Updated: March 15, 2021 8:08:49 am
ON SATURDAY, as Mumbai City won their maiden Indian Super League (ISL) title, the celebrations went far beyond the Fatorda Stadium in Goa. After all, this was a Mumbai win made in Manchester.
From the appointment of a manager to the signing of players and every pass made and each goal scored, a team of specialists at Manchester-based City Football Group (CFG) played a key role behind the scenes as Mumbai City transformed from being a mid-table team to becoming champions in a few months.
“The feeling is impossible to describe…It is very special,” manager Sergio Lobera said after his side’s 2-1 win over ATK Mohun Bagan in Saturday’s final.
For Lobera, the win felt special not just because it was his, and the team’s, first-ever ISL triumph but it is seen as a new beginning for the club — and maybe even Indian football. Mumbai City’s success story might trigger other mutually beneficial collaborations that would facilitate in-flow of expertise and talent from top footballing nations to India.
In late 2019, CFG, which also owns English Premier League side Manchester City, acquired a 65 per cent stake in the club that was earlier co-owned by actor Ranbir Kapoor and chartered accountant Bimal Parekh. While the deal still requires regulatory approvals, the club is off to a perfect start on the field.
Mumbai City finished on top of the league table and by that virtue, qualified for the prestigious Asian Champions League. Then, they eked out hard-fought wins over two legs in the semifinals against last year’s table-toppers Goa before beating domestic giants ATK Mohun Bagan in the final.
“We had weekly calls with our football support unit in Manchester and bi-weekly calls with Brian Marwood, who runs our global football operations,” the club’s chief executive Damian Willoughby told The Indian Express. “Our colleagues in Manchester were intimately familiar with what was going on in our world. So Sergio and his staff were comfortable asking for advice and discussing football-related issues.”
Marwood’s department is responsible for the nine teams out of the 10 that operate under the CFG banner, with their flagship club Manchester City being the only exception. His mandate is to make sure all these teams follow the playing style professed by the visionary manager Pep Guardiola at Manchester City: controlling ball possession and pressing opponents when it is lost.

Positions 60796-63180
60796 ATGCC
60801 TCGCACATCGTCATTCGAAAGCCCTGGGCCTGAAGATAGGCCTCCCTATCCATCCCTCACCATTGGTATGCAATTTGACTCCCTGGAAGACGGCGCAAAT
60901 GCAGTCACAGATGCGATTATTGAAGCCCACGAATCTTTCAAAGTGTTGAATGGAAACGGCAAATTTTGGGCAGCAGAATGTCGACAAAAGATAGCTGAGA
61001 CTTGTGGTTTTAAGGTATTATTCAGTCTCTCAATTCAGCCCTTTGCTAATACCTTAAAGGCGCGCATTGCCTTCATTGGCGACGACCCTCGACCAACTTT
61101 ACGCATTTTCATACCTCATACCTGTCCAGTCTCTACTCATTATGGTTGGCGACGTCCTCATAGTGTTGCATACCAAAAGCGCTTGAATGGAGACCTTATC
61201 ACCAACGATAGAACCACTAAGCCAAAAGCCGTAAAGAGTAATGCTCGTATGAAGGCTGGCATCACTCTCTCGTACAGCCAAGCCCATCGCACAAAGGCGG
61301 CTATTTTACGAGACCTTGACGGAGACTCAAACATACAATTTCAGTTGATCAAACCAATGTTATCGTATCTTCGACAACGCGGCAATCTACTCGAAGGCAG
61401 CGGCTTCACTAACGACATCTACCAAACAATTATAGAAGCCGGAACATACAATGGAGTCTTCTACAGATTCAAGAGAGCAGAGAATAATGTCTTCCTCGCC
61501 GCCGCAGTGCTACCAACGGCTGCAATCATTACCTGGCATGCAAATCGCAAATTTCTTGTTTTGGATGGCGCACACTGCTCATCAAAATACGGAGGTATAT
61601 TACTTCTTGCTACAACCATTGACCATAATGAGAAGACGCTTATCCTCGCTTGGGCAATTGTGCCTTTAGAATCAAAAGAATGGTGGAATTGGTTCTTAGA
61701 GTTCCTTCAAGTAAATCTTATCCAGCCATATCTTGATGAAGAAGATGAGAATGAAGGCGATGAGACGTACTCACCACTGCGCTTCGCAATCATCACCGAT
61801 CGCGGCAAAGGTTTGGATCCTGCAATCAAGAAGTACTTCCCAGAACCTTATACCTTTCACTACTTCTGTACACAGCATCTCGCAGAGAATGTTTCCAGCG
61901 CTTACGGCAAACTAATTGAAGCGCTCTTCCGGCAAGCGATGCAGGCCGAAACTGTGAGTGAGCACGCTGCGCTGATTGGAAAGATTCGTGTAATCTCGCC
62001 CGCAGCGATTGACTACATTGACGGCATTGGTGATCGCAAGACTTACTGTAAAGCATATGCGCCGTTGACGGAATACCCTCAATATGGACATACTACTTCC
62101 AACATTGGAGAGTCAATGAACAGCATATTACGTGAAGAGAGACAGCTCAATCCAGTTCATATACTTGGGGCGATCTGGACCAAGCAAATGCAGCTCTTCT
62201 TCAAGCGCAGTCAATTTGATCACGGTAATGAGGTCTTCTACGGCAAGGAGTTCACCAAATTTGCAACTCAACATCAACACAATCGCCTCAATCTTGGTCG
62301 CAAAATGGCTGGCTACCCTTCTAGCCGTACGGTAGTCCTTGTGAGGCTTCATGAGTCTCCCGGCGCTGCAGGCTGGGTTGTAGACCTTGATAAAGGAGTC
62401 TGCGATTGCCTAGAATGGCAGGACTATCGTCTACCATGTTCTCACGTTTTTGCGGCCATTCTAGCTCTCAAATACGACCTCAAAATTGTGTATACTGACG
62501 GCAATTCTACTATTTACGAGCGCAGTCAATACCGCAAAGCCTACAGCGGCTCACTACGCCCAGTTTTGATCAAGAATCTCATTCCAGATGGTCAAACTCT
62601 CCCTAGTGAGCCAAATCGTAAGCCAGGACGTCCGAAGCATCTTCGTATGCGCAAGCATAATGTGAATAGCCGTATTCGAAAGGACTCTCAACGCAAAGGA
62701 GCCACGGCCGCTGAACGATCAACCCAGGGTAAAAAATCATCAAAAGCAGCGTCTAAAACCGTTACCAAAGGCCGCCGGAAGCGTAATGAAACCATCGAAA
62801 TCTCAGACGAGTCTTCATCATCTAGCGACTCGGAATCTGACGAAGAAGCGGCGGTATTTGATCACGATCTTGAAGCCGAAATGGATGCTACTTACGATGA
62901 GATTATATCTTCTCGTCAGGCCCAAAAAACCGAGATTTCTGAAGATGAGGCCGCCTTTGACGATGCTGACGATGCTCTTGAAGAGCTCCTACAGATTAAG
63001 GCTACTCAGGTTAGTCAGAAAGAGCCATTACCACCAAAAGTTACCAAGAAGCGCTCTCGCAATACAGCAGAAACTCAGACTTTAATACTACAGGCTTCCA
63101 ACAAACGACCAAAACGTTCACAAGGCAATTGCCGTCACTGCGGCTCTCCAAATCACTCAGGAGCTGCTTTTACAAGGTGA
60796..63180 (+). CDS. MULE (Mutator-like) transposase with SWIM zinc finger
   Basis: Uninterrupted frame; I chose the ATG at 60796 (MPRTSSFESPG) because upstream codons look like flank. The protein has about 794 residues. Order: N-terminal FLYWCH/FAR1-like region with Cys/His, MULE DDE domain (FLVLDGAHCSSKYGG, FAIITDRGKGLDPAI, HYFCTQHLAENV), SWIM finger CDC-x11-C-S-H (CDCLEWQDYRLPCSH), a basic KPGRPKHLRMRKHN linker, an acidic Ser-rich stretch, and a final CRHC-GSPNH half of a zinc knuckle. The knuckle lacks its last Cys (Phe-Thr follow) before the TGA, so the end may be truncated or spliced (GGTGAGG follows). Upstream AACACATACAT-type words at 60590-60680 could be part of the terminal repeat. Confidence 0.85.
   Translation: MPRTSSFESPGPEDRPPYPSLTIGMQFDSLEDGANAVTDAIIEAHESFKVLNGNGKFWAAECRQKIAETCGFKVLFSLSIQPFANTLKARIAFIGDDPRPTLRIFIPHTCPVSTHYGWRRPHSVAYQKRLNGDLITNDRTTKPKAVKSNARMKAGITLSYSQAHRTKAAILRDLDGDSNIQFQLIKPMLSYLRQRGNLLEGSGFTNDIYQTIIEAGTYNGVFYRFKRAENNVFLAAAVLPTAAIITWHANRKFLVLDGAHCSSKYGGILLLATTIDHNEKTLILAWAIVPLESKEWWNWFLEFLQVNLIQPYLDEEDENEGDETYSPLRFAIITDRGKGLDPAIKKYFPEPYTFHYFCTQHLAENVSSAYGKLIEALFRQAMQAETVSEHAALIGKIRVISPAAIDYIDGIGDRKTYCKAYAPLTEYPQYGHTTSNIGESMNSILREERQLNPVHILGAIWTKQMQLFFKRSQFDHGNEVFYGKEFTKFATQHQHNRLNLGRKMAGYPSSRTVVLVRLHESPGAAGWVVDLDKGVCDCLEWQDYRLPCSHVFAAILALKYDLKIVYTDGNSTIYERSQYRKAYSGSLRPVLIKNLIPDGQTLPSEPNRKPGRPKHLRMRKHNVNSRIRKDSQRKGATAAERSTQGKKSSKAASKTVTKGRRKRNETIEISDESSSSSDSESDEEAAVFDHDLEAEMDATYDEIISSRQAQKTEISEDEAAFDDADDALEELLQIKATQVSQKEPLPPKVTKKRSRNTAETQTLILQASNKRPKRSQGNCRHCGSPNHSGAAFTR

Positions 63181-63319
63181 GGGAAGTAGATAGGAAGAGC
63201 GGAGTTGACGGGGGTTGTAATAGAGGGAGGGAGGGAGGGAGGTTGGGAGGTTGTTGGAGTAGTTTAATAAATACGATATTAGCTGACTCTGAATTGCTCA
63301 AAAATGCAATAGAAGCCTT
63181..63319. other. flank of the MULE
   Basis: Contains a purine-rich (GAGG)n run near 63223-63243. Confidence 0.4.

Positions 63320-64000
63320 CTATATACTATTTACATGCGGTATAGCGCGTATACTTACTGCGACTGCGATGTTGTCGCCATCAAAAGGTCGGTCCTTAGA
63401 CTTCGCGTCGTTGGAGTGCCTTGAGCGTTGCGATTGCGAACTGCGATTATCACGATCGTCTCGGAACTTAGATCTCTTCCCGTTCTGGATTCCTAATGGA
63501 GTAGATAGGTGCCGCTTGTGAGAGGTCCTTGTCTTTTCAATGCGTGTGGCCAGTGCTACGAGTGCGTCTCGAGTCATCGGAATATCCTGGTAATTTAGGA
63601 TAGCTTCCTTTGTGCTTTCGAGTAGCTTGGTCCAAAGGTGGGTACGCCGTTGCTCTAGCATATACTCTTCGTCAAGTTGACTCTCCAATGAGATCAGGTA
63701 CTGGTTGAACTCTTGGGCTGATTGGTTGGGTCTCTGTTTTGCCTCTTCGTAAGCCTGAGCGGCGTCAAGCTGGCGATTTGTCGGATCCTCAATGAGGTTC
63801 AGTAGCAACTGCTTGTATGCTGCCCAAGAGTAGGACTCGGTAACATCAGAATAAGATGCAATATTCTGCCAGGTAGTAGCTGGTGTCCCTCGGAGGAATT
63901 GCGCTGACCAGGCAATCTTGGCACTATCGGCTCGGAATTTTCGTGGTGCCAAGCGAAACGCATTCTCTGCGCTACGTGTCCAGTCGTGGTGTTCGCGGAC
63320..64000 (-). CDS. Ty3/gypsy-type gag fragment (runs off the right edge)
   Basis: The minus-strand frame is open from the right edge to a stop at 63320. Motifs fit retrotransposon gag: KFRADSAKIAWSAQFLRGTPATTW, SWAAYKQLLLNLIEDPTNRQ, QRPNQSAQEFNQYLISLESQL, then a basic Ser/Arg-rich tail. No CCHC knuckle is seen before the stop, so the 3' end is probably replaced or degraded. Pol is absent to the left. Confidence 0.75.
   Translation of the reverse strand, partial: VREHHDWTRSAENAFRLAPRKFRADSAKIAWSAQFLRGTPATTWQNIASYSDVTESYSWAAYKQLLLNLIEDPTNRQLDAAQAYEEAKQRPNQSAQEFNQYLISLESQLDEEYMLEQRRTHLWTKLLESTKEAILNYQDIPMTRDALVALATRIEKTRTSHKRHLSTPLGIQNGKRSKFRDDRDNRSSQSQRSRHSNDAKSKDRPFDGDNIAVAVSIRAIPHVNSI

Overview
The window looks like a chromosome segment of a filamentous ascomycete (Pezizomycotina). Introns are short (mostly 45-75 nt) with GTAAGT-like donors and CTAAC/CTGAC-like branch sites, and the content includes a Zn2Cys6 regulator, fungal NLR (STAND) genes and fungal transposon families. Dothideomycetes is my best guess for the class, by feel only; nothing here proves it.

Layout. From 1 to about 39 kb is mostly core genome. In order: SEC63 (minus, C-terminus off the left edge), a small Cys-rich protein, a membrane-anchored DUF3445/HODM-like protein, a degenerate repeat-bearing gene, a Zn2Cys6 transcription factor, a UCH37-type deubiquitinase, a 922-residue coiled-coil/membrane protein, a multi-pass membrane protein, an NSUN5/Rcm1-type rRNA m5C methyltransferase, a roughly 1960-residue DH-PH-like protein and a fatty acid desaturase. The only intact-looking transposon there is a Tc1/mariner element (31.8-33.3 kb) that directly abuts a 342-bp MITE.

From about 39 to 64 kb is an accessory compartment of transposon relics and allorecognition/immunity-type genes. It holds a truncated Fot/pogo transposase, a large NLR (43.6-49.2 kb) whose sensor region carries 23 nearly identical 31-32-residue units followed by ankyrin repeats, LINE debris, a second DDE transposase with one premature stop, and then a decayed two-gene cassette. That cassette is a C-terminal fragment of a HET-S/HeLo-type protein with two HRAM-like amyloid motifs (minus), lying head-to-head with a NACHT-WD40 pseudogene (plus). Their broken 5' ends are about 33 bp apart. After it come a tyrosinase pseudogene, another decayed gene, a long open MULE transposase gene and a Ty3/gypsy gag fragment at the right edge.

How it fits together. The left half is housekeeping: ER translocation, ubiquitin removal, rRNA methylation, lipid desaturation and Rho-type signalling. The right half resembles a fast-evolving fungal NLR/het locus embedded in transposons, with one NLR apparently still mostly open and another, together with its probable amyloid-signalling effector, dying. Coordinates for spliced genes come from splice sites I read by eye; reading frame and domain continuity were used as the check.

So, after CFG took over Mumbai, one of the first things that Marwood did was to appoint Lobera as manager. It was a natural choice, Willoughby said. Lobera had, after all, spent eight years at Barcelona, during which he coached at different levels and went as far as being the club’s assistant manager in 2012. And while Guardiola was still earning his coaching credentials, he was an intern under Lobera.
“The people I was working with at Barca are now with CFG. Pep, Txixi (Begiristain, Man City’s sporting director), Ferran (Soriano, CFG’s CEO). They are all now working with the same idea and the same philosophies,” Lobera told The Indian Express.
The club then signed 17 new players, Indian and foreigners — all hand-picked by Lobera’s backroom staff at Mumbai City and Marwood’s team in Manchester. “(But) copy-paste does not work. You have to adapt,” he said. Having spent three years in India as Goa’s manager before joining Mumbai, Lobera was aware of the technical limitations of players here.
But among ISL clubs, Lobera’s team developed a distinct style: not afraid to pass their way out of trouble from the back, exploiting the pace of players like Bipin Singh on the wings, using the creativity of French playmaker Hugo Boumous in the midfield and relying on Englishman Adam Le Fondre and Nigerian Bartholomew Ogbeche to score goals.
And while Lobera took care of the footballing aspects in Goa, where the league was held in a bio-bubble, the team from Manchester backed him up in other aspects: from getting an expert who works with CFG to looking after the playing surface and acquiring the services of sports psychologists.
“Because of the expertise within the group, we were able to coordinate with the sports psychologist team to talk about the importance of mental health and well-being and offer support if it was required,” Willoughby said. “The players, coaches…everyone spent more than 160 days in a bubble, so it was not easy.”
The focus will now shift to ensure a smooth transition from being dominant in India to being competitive in the Asian Champions League, a tournament reserved for the continent’s elite teams, next season.
“If someone told me we would achieve everything that we have in our first year, I would not have believed. So about the Asian Champions League, I don’t want to put limits,” said Lobera.
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